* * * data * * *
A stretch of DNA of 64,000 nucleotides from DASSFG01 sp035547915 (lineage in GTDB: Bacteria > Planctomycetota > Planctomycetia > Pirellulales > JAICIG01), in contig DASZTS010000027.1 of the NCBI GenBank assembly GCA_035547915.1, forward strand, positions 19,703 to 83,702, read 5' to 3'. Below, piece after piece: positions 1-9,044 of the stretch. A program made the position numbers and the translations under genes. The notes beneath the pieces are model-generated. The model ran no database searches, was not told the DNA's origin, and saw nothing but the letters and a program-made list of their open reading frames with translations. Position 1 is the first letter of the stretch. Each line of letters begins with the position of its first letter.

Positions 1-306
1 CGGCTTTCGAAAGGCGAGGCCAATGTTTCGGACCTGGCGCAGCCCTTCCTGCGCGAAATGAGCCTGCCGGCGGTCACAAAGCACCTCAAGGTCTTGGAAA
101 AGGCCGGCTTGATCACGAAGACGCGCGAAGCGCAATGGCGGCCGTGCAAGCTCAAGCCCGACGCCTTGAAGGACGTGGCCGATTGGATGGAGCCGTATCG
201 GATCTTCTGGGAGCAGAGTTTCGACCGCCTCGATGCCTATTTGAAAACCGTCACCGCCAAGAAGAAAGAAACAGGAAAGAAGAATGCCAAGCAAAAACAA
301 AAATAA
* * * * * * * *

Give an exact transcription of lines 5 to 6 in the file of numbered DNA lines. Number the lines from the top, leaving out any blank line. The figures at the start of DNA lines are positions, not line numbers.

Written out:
201 GATCTTCTGGGAGCAGAGTTTCGACCGCCTCGATGCCTATTTGAAAACCGTCACCGCCAAGAAGAAAGAAACAGGAAAGAAGAATGCCAAGCAAAAACAA
301 AAATAA